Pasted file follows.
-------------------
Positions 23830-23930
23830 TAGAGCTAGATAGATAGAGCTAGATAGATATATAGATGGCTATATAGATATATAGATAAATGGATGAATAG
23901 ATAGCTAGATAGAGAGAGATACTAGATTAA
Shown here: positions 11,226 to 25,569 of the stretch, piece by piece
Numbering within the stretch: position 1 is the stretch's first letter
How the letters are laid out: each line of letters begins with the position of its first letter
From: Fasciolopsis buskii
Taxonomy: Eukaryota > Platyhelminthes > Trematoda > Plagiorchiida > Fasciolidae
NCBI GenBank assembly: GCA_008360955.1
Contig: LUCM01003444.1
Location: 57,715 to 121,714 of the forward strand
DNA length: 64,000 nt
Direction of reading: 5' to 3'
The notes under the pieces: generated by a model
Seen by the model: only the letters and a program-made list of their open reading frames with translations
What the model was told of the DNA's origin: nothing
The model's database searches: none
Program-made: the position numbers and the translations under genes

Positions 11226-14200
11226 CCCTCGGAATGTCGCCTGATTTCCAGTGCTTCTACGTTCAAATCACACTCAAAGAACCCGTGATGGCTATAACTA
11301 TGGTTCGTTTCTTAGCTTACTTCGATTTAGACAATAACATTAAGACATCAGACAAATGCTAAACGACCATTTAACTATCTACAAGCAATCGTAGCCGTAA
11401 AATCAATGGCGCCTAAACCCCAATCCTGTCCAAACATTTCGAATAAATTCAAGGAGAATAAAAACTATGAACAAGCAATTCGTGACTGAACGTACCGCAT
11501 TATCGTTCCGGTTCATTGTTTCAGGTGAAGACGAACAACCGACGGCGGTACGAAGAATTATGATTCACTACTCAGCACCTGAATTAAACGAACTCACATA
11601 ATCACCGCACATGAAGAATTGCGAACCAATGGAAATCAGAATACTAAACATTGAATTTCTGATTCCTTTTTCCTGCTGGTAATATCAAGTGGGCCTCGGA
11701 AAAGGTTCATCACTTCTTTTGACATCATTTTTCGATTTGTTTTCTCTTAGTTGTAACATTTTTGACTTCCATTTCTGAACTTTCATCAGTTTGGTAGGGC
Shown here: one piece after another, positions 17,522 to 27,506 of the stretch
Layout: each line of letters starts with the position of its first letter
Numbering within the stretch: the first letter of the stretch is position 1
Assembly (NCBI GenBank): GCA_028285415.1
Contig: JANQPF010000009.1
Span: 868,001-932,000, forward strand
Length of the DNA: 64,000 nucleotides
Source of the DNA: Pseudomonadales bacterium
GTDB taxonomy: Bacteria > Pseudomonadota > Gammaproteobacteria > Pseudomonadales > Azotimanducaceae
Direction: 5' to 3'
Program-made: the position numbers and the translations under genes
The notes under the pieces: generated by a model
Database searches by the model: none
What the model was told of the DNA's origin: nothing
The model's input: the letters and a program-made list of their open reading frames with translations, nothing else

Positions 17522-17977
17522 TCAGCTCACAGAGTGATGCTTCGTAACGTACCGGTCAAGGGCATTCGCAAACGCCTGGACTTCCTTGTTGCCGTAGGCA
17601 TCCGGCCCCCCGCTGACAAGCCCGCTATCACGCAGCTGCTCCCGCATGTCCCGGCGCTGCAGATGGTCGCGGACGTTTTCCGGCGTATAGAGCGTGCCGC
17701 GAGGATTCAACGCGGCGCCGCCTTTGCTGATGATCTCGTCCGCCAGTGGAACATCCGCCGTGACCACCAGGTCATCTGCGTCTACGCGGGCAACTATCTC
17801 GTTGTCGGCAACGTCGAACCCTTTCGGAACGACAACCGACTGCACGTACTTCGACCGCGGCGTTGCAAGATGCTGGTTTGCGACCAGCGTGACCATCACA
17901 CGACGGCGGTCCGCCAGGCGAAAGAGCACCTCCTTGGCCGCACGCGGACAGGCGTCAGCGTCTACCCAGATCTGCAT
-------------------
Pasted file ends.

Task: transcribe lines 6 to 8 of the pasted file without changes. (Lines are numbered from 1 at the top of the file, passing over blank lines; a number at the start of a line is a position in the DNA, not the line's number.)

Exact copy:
How the letters are laid out: each line of letters begins with the position of its first letter
From: Fasciolopsis buskii
Taxonomy: Eukaryota > Platyhelminthes > Trematoda > Plagiorchiida > Fasciolidae